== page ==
California: Top Personal Income Tax Mistakes and How to Avoid Them

Excess VPDI Payments and Other Mistakes on California Tax Returns

man using laptop at home, holding paper
••• Tetra Images/Getty Images

The California Franchise Tax Board (FTB) has ranked the 10 most common errors found on personal income tax returns of state residents. These mistakes range from trying to deduct Voluntary Plan for Disability Insurance (VPDI) payments on federal returns to incorrectly calculating adjusted gross income (AGI). They can delay the processing of your return and affect the amount of your refund. 

Estimated Tax Payments

Make sure that the amount you think you've paid toward this year's taxes is the same as what California thinks you paid.

First, check your records for all tax payments you've made to the FTB for the tax year in question. Then take a look at last year's return to check whether you requested that any amount of that year's refund be applied to this year's estimated tax. The information should appear on line 95 on Form 540, the California Resident Income Tax Return, or line 102 on Form 540NR, the California Nonresident or Part-Year Resident return long form. Add this amount to the payments you made. 

Now compare the total to California's record of your payments at under the "My FTB Account" link to make sure that they match. You can call the FTB at 1-800-852-5711 if you believe the state's amount on your W-2 is incorrect.

Be sure you have proof of all the payments you made. You can also include a letter and proof of all payments when you submit your return.

The lines cited for Form 540 and Form 540NR pertain to California's 2018 tax returns. They might not be applicable on 2019 returns, and they're not always the same as on previous years' forms. All references to Form 540NR are for the long form except where otherwise noted.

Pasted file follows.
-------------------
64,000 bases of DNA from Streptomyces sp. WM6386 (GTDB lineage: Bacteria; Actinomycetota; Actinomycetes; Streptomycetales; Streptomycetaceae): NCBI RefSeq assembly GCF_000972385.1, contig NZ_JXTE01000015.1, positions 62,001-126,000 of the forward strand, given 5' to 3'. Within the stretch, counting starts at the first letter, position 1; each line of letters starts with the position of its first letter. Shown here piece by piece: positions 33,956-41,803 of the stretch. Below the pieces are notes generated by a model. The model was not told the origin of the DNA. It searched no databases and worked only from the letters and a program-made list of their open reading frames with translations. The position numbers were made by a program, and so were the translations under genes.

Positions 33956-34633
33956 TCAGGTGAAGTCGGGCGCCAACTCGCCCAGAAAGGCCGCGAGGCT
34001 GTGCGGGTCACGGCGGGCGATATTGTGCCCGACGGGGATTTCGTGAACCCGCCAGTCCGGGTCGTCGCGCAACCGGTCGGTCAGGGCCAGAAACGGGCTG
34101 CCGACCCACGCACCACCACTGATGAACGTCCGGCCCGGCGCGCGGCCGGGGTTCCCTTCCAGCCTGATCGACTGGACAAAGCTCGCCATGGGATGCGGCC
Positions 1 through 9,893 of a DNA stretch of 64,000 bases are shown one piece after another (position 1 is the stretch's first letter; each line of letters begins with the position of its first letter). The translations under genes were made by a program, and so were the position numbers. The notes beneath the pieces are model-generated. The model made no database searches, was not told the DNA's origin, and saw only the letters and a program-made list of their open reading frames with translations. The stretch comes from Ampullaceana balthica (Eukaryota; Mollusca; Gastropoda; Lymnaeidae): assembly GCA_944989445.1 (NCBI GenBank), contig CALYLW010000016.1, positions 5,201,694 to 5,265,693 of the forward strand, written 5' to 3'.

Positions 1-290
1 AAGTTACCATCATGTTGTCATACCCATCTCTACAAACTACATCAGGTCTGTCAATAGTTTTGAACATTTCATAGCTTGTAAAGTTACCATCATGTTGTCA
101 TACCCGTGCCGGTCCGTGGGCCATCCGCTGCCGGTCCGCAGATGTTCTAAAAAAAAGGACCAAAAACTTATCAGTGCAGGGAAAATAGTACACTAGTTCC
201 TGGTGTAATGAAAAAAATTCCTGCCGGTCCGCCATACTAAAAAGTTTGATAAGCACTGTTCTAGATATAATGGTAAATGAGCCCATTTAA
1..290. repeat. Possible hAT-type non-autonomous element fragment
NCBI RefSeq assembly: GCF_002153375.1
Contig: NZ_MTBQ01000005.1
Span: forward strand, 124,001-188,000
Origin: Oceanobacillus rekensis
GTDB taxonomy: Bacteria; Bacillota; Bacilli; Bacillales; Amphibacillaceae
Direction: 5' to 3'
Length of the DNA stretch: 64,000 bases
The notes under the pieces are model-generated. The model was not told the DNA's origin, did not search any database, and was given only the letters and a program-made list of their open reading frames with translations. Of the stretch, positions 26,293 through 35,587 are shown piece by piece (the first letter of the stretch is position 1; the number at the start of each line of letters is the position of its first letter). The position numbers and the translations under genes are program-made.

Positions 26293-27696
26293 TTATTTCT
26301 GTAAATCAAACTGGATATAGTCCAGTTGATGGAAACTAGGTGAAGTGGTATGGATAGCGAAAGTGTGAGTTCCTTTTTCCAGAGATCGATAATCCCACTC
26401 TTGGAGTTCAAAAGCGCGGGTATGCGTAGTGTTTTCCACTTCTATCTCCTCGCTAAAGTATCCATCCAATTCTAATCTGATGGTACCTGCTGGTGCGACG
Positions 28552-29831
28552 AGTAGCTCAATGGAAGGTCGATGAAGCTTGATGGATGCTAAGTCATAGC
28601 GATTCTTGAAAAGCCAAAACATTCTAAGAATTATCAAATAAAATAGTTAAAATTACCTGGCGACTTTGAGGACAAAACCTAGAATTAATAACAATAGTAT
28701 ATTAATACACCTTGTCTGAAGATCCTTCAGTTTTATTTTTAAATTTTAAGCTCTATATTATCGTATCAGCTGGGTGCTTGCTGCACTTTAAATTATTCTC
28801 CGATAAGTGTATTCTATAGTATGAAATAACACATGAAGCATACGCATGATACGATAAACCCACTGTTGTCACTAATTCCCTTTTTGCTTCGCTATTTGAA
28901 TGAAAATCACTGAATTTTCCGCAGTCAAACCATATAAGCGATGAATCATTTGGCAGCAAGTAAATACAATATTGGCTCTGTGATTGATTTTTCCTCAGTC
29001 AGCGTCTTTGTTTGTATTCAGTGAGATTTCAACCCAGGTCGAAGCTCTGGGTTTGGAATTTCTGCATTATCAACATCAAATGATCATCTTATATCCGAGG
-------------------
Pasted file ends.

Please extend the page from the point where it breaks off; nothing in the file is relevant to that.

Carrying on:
Standard or Itemized Deduction

Make sure you're using the correct amount for your filing status on line 18 of Form 540 or 540NR if you're claiming the standard deduction.

Use the worksheet provided and check the instructions to make sure all your deductions are allowed if you itemize.

Your Total Tax Amount

Check the total tax amount on line 31 of Form 540, or line 31 of Form 540NR, to make sure the amount is calculated correctly. Then check any affected schedules to make sure that the correct tax amount has been transferred over.

Also check your total credits on line 47 of Form 540, or line 62 of the long form 540NR, to make sure the amount is calculated correctly.

Get the Math Right

Check to make sure that your starting point is the correct federal adjusted gross income (AGI) amount and that your state wages are entered correctly from your W-2. Then confirm that your California additions and subtractions are all correct. Finally, review your math to make sure that your California adjusted gross income on line 17 of Form 540 or 540NR is calculated correctly.

Your Total Exemption Credit Amount